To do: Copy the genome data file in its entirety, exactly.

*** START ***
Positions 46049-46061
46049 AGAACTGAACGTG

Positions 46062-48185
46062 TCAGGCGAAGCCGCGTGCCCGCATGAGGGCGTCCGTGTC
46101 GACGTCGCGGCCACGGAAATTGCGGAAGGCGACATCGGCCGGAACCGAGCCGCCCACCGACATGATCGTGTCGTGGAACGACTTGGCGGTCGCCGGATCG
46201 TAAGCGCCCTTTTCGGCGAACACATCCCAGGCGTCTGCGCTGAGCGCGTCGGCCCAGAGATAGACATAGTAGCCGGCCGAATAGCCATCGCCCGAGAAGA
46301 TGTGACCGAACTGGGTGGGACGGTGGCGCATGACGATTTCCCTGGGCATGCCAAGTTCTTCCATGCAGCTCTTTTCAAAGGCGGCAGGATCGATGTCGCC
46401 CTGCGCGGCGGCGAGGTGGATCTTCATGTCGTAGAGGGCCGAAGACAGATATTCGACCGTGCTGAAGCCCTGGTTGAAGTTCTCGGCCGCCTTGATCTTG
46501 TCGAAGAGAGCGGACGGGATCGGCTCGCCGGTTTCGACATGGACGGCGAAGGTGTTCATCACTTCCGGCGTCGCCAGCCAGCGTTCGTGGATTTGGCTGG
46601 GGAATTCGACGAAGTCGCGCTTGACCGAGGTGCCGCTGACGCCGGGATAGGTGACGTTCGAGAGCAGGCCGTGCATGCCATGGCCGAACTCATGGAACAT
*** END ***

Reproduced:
Positions 46049-46061
46049 AGAACTGAACGTG

Positions 46062-48185
46062 TCAGGCGAAGCCGCGTGCCCGCATGAGGGCGTCCGTGTC
46101 GACGTCGCGGCCACGGAAATTGCGGAAGGCGACATCGGCCGGAACCGAGCCGCCCACCGACATGATCGTGTCGTGGAACGACTTGGCGGTCGCCGGATCG
46201 TAAGCGCCCTTTTCGGCGAACACATCCCAGGCGTCTGCGCTGAGCGCGTCGGCCCAGAGATAGACATAGTAGCCGGCCGAATAGCCATCGCCCGAGAAGA
46301 TGTGACCGAACTGGGTGGGACGGTGGCGCATGACGATTTCCCTGGGCATGCCAAGTTCTTCCATGCAGCTCTTTTCAAAGGCGGCAGGATCGATGTCGCC
46401 CTGCGCGGCGGCGAGGTGGATCTTCATGTCGTAGAGGGCCGAAGACAGATATTCGACCGTGCTGAAGCCCTGGTTGAAGTTCTCGGCCGCCTTGATCTTG
46501 TCGAAGAGAGCGGACGGGATCGGCTCGCCGGTTTCGACATGGACGGCGAAGGTGTTCATCACTTCCGGCGTCGCCAGCCAGCGTTCGTGGATTTGGCTGG
46601 GGAATTCGACGAAGTCGCGCTTGACCGAGGTGCCGCTGACGCCGGGATAGGTGACGTTCGAGAGCAGGCCGTGCATGCCATGGCCGAACTCATGGAACAT